A New York man was called “pathetic” by a Boston restaurant owner who attacked him after he questioned the hefty cancellation fee he incurred when he canceled a reservation because he was hospitalized.
In a lengthy and now public exchange on social media, Trevor Chauvin-DeCaro was pursued and contacted by Boston restaurateur Jen Royle, owner of the North End restaurant. TABLE.
She found his account weeks after he canceled a reservation and sent him a message.
“Hi Trevor,” he wrote in an Instagram DM. ‘I own the TABLE restaurant in Boston.
‘I just wanted to personally thank you for ruining my restaurant and my staff when you questioned your cancellation fee.
‘I really hope that in the future there will be more respect for restaurants, especially small businesses like mine. Pathetic.’
Jen Royle of Boston restaurant TABLE lashed out at a customer whose credit card company questioned her cancellation fee after she canceled due to a hospitalization.
In December of last year, Chauvin-DeCaro made a reservation at TABLE for Jan. 6, when he planned to travel to Boston to see Madonna at TD Garden, according to the Herald.
Chauvin-DeCaro told the outlet that after his AmTrak train was significantly delayed, he found himself in the hospital.
‘The delay was a blessing in disguise. Thank God we were still home,’ she said. He proceeded to go to the emergency room, after which the entire trip was cancelled.
The cancellation meant Chauvin-DeCaro and her husband were forced to make several calls to hotels and businesses, including TABLE, to inform them they would not be attending.
Because the cancellation occurred within the 48-hour period before the MESA reservation, staff told the couple they would have to pay the $250 cancellation fee, $125 per person.
Chauvin-DeCaro contacted Chase, her credit card company, to activate the card’s travel protection insurance, which includes coverage for cancellation due to hospitalization, and “I never thought about it again,” she said, until Royle sent him a DM.
Chauvin-DeCaro was stunned by the content of Royle’s message and sent a lengthy response explaining the situation and expressing his disappointment in the way she had responded.
He told the Herald his response was “simply unnecessary and wildly unprofessional”.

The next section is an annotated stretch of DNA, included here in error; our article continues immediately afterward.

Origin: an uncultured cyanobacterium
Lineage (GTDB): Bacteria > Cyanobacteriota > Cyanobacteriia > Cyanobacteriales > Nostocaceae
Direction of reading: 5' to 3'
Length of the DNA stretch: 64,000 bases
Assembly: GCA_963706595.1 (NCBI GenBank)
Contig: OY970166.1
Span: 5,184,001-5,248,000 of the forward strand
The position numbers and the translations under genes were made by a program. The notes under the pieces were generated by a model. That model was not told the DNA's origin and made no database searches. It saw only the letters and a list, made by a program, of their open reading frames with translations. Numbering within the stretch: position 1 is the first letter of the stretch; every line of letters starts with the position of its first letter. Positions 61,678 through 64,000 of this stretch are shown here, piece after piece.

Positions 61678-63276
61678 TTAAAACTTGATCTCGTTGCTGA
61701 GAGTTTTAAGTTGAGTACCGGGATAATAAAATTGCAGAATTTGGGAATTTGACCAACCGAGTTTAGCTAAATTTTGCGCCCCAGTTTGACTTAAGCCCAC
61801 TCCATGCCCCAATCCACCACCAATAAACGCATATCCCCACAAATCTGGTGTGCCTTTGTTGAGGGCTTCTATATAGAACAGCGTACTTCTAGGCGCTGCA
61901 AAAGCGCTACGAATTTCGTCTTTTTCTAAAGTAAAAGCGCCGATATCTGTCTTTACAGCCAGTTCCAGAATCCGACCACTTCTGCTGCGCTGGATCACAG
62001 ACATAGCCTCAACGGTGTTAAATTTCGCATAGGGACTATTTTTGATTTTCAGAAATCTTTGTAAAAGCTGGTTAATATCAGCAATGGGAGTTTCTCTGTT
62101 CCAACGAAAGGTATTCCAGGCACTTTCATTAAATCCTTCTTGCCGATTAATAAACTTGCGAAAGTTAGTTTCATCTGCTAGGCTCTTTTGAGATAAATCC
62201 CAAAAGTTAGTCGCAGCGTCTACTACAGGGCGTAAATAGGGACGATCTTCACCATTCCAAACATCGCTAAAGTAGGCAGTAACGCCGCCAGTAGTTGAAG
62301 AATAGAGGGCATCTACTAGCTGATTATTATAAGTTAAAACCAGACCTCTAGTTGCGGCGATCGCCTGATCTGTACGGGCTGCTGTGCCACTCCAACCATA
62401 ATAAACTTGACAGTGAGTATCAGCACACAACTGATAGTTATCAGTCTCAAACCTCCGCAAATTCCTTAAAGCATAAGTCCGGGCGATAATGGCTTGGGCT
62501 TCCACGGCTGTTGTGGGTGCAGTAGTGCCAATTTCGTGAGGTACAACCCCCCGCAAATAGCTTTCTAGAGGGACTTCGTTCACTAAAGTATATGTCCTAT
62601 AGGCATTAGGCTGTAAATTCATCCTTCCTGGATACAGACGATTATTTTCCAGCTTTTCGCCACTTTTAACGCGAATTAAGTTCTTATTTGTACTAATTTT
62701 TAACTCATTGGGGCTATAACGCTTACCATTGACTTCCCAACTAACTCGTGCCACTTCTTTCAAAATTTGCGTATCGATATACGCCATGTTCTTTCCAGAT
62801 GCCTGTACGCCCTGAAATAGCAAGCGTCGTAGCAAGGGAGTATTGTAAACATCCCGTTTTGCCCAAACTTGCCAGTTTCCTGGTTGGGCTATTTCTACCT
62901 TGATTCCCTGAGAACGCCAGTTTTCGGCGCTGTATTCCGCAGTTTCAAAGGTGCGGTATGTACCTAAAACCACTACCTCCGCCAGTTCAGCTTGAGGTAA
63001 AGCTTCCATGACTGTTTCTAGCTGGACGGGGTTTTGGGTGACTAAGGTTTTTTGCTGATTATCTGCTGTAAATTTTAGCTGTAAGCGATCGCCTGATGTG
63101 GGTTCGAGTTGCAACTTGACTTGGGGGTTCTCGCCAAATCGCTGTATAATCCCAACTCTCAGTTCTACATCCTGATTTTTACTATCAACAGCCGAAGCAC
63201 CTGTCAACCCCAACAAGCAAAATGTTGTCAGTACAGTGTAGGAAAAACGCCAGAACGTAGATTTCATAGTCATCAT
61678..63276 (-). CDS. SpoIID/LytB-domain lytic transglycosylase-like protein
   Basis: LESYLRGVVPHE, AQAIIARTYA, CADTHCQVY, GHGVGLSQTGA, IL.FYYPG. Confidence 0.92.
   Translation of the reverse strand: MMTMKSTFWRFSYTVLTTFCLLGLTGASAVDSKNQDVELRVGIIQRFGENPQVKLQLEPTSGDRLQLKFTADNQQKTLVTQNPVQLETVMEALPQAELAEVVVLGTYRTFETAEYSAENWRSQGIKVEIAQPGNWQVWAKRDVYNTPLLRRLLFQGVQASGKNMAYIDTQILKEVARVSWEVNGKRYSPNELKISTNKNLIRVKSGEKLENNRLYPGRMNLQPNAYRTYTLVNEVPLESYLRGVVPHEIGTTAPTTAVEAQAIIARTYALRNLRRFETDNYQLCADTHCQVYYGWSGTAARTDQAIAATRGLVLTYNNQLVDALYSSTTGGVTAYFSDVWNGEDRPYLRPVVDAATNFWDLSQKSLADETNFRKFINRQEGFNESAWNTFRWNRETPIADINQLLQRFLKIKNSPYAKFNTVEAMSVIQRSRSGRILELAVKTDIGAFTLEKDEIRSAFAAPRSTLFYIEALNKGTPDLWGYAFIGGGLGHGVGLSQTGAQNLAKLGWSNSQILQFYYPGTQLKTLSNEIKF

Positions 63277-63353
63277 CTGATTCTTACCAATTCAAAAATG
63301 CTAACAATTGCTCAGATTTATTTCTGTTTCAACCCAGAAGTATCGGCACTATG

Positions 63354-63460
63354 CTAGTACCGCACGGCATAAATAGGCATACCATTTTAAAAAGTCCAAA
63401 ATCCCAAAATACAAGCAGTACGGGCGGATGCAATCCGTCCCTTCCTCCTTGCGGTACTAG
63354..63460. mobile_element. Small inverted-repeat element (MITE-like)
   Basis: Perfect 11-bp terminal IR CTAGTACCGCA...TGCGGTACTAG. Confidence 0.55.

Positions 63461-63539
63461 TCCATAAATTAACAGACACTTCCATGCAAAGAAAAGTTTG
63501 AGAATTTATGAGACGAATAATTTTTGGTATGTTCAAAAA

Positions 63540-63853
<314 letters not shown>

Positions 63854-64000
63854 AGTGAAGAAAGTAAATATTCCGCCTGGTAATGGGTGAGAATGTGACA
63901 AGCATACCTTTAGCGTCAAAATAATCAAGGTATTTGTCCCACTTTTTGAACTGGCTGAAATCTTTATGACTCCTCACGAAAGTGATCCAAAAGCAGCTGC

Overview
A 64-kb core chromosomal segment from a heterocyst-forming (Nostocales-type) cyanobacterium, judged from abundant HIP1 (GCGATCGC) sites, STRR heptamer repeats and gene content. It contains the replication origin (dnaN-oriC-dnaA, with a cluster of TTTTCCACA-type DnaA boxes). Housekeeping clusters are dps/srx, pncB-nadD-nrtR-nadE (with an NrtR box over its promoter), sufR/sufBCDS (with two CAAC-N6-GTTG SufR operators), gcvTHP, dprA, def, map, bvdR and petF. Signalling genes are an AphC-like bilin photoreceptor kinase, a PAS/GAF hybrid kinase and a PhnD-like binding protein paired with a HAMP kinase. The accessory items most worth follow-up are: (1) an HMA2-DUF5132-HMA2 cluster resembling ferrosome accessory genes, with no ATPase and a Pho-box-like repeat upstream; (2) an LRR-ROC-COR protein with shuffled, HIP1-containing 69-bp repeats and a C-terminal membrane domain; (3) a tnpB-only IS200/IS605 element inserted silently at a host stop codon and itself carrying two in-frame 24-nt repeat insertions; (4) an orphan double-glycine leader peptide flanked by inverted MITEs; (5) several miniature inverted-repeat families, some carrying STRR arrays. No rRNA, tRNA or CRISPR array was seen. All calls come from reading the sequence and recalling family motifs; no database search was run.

‘Even if you don’t agree with the way a customer cancels a reservation, their response was outrageous and unhinged. There’s no reason to do that to a potential client,” she said.
After the original exchange, the pair went back and forth for a while longer. All of the messages were shared online by Chauvin-DeCaro and have since racked up some 23 million views on X.
At one point, Royle posted on his own Instagram and at the restaurant addressing the fight:
‘BOO HOO. Then call and cancel and explain! DISPUTING A CANCELLATION FEE IS WRONG!!!!
‘Today I spoke to a dozen business owners who shared their frustrations with people walking all over them and disputing their credit card charges. THIS HAS TO STOP! The lack of respect and rights is serious,” he wrote.
He then told Chauvin-DeCaro that he had contacted his legal team.
“We sent you a private message and you chose to make it public,” he wrote via the company’s Instagram.
‘The amount of slander the company is receiving is absolutely horrible. You will hear from our lawyers.
Trevor Chauvin-DeCaro said he was distressed by Royle’s “simply unnecessary…wildly unprofessional” and “unhinged” messages.
TABLE is a family-style Italian restaurant where guests sit at a table with strangers and are served a multi-course meal with no substitutions for $125, which is also the cancellation fee per person.
In previous profiles, Royle, who previously had a successful career as a sportscaster, was noted for aggressively fighting with customers online.
Since the dispute went viral, the restaurant’s social media accounts have gone dark.
After Chauvin-DeCaro posted the exchange, as well as his response, online, the chef now claims he is receiving death threats.
The restaurant’s legal team is threatening action against him as the fallout continues to come. Royle’s attorney, Michael Ford, told the Boston Herald last week that his client “doesn’t want to be hurt any further” by the “false statements, the defamatory statements.” statements, the death threats, the abusive comments that he has supposedly been receiving.
“She’s been facing attacks online and now she’s being bombarded with death threats,” he said, adding that he believes the story of Chauvin-DeCaro’s hospitalization is “false.”
The restaurant and its countless reviews, many of which are now negative, can no longer be found on Google or Google Maps.
A 2021 profile of Royle describes the chef as having little regard for business etiquette or public perception when it comes to criticizing customers she disagrees with.
“She also has no qualms about getting into public arguments with rude customers,” Scott Kearnan wrote for Boston Magazine many years ago.
‘Maybe a diner emails a complaint about your no-excuse cancellation policy, which charges absent guests the full amount unless someone else takes their seat. Maybe someone leaves a nasty review online, all because he told his group that they were getting too loud at dinner.
“If a dispute arises with a guest (as it does in all restaurants) and Royle believes he is right (as he freely admits he almost always does), he has no problem making it clear to customers, former or potential.”